Frigid winter weather to affect Appalachian Power customers
Appalachian Power prepared for heavy electricity demand as a winter storm blanketed the service territory with snow and single-digit temperatures.
“Our system is designed to handle customers’ electricity demand in both hot and cold temperature extremes,” said Phil Wright, Appalachian Power’s vice president of distribution operations. “Our engineering staff has reviewed equipment where we could have load problems and is taking action as needed.”
When the temperatures plummet, demand for electricity often goes up as customers turn up the thermostat to counter the bitter cold. During such times, consumers can take simple, voluntary steps to help conserve energy to ensure adequate power supplies for everyone and lesson the likelihood that service will be interrupted:
• Decrease thermostat settings to the lowest comfortable level, if health permits.
• Postpone use of major electric appliances, such as stoves, dishwashers and clothes dryers, until mid-day or after 9 p.m., when the demand for electricity decreases.
• Turn off unused and unneeded lights and electrical appliances.
Additional energy saving tips are posted at https;//appalachianpower.com/save/learn.
Customers who do lose service can report outages to Appalachian Power by calling the customer service center toll-free. In West Virginia, the number is 1-800-982-4237. During times of high call volume callers may hear a recorded message and can leave a voice message about the outage.
Those customers with access to a laptop, smartphone or tablet have the option to report an outage online at www.AppalachianPower.com. They also can track their individual outage at www.AppalachianPower.com/MyOutage with a user ID and password.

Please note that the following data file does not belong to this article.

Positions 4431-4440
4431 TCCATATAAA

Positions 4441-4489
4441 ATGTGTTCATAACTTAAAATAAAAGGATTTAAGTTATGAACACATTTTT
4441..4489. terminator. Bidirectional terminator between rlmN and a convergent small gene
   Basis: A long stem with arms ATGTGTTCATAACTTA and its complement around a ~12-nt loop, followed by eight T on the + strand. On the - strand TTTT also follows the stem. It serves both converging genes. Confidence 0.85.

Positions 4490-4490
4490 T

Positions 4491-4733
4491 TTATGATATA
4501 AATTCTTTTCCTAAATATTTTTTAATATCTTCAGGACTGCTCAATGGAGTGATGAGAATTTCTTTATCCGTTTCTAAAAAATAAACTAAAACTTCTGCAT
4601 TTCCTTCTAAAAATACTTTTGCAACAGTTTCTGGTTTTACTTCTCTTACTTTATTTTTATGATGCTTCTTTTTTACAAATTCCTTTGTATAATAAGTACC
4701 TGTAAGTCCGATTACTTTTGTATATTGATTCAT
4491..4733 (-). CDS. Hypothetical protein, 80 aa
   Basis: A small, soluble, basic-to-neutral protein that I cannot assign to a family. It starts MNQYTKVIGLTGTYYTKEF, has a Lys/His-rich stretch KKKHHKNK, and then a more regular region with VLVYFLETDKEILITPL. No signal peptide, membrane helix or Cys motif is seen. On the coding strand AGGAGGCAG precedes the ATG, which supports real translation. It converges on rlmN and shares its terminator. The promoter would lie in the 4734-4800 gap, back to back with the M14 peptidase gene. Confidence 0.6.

Customers who lose service can help speed restoration by turning off all electric appliances, including heating and air conditioning systems, until 10 to 30 minutes after power has been restored. This step helps prevent circuit overload situations that can occur during extreme cold weather when electric demand is high.
Customers can prepare for outages by assembling an emergency kit with flashlights and fresh batteries; battery-powered radios or televisions; candles, matches or lighters; water for drinking and cooking; portable heater (oil or gas); camping equipment (sleeping bags, camp stoves, lanterns); canned goods and a manual can opener; and manufacturers’ instructions for power-operated equipment such as the garage door. Customers also should charge cell phones and have a mobile charger for their automobiles.
Appalachian Power provides electricity to 1 million customers in Virginia, West Virginia and Tennessee (as AEP Appalachian Power). It is a unit of American Electric Power (NYSE: AEP), one of the largest electric utilities in the United States, with more than 5 million customers in 11 states. AEP ranks among the nation’s largest generators of electricity, owning nearly 38,000 megawatts of generating capacity in the U.S. AEP also owns the nation’s largest electricity transmission system, a nearly 39,000-mile network that includes more 765 kilovolt extra-high voltage transmission lines than all other U.S. transmission systems combined.